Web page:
This externship introduces students to the judicial and adversary processes involved in federal courts of appeals. Students work in the Second Circuit on legal research, analysis, and writing, occasionally drafting lengthy bench memos and parts of opinions. Students also participate in seminar classes, which include lectures addressing fundamental topics of appellate review and federal jurisdiction; discussions with judges and experienced appellate attorneys about appellate law and practice; and reflection/debriefing sessions for students to share their experiences and problem-solve. A moot court argument to three Court of Appeals judges provides a relevant oral advocacy experience.
Federal Court Clerk Externship: Southern District of New York
Paul Radvany, Adjunct Associate Professor (1 ungraded academic and 3 ungraded clinical credits)
The Federal Court Clerk Externship provides an in-depth examination of the functioning of the federal trial courts. Students will have the opportunity to work with a federal judge, draft judicial opinions, and observe trials, oral arguments and hearings. Students will also have the opportunity to observe both criminal and civil lawyers in court and to analyze their written advocacy. Students will participate in seven classes to discuss topics such as: an examination of how the federal criminal justice system functions; how the federal civil system functions; writing judicial opinions; judicial ethics and effective courtroom lawyering. There will also be guest speakers consisting of judges and criminal and civil practitioners.
Federal Court Clerk Externship: Eastern District of New York
The Honorable Nicholas G. Garaufis and Christina Dugger, Lecturers-in-Law (2 ungraded academic and 2 ungraded clinical credits)
This externship exposes students to the U.S. District Court and the judicial decision making process through both a seminar and fieldwork experience. Students are assigned to federal judges, and possibly magistrate judges, in the United States District Court for the Eastern District of New York. Students will improve their research, analytical, and writing skills by conducting legal research, preparing written memoranda and drafting judicial opinions. They will also have the opportunity to observe judges as they preside over criminal and civil cases and to study lawyers advocating for their clients through written submissions and in court. Students will attend a weekly seminar at the U.S. District Court, to discuss various topics, including: judicial decision-making in several contexts (i.e., settlements, motions, sentencings), judicial ethics, the externship experience, and effective advocacy in civil and criminal litigation.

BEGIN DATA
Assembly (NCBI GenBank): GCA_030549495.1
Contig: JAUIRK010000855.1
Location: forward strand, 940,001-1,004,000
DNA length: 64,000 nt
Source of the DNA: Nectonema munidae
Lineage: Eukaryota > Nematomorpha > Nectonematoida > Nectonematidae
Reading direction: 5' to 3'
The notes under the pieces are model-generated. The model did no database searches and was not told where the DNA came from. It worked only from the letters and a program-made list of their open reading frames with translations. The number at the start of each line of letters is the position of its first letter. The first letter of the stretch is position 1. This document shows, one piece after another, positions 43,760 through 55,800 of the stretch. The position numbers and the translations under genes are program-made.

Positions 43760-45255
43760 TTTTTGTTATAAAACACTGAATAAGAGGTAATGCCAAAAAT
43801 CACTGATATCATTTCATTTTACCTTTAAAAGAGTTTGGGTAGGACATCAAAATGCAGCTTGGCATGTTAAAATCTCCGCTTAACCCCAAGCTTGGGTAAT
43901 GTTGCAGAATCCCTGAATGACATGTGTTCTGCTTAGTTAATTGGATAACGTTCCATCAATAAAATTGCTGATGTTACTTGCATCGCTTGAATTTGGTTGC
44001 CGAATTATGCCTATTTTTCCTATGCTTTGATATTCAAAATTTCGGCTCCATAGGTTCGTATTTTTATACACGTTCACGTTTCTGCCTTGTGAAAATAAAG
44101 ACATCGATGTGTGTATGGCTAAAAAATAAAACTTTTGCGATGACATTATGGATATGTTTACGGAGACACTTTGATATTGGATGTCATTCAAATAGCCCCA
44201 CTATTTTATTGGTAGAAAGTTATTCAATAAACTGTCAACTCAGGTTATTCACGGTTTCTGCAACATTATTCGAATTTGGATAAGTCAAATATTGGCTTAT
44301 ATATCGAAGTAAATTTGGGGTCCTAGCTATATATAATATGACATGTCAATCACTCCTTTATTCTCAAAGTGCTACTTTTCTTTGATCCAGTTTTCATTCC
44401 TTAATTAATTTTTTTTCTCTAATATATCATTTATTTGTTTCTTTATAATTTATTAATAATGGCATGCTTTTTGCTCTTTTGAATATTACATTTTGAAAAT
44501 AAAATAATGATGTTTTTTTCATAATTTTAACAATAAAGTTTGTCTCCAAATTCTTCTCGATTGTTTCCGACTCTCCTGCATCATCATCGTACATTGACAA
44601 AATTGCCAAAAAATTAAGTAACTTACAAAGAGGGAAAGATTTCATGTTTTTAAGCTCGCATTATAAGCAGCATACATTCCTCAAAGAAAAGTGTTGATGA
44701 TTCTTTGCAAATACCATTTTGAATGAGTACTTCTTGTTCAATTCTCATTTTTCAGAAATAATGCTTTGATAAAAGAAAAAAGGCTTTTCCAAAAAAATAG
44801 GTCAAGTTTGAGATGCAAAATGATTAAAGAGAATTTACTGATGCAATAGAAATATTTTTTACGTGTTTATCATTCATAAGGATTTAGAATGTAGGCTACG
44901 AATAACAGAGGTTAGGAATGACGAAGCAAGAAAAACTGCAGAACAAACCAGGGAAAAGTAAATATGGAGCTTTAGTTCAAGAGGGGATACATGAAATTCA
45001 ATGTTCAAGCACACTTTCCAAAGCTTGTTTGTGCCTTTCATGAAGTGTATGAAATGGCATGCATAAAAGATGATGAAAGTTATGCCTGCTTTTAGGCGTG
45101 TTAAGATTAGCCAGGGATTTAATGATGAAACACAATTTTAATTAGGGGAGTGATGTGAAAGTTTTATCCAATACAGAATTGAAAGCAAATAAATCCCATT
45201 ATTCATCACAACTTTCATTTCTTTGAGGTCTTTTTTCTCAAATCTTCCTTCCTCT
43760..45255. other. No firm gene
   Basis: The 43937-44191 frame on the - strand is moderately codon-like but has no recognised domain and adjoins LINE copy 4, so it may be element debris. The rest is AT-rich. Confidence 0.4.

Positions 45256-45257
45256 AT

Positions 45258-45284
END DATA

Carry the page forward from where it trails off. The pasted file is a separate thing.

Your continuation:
Externship on the Federal Government in Washington D.C.
Timothy Reif and Zachary Tripp, Lecturers-in-Law (4 graded academic and 8 ungraded clinical credits)
The Externship on the Federal Government in D.C. is a full-semester offering for selected Columbia Law School second and third year J.D. candidates in the spring 2013 semester. It is designed to provide a valuable hands-on complement to the Law School’s more conventional teaching offerings in public law, affording an opportunity to integrate aspects of students’ public law education in an applied setting. Admission is by application only. Up to 15 students will be selected. Ellen Chapnick, Dean for Social Justice Initiatives, and Matt Gewolb, Associate Director of Government Programs, will oversee externship placements, including the application process and term-time counseling. Timothy Reif and Zachary Tripp will teach the seminar components of the program in Washington, D.C. (Please note that while the general application period for this externship involving field placements at executive branch agencies is closed, there is still limited availability for students looking to do their fieldwork on Capitol Hill.)
Undocumented and Unaccompanied Immigrant Youth Externship (Pending Faculty Approval)
Kathleen M. Maloney and Christina Romero, Lecturers-in-Law (Pending Faculty Approval) (2 graded academic and 3 ungraded clinical credits)
This externship provides students with the opportunity to learn about immigration and family laws and practice through the lens of child advocacy. Unaccompanied immigrant youth are children under the age of 18 who have been apprehended at the U.S. border without traditional caregivers. Following their detention at federal facilities, they are released to sponsors and placed in removal proceedings in immigration court. Working under the supervision of lawyers, up to 8 externs will provide legal services to these children, including representing them at hearings in family court and immigration court. The seminar will explore the intersection of immigration law, criminal law and family law, the ethical challenges of representing unaccompanied minors and the U.S. government’s immigration policies and their impact on communities. Through both the field component and the seminar, externs will develop relevant legal, analytical and lawyering skills from client intake to appeals.
Externship on the New York State Attorney General’s Role in Law Enforcement and Social Justice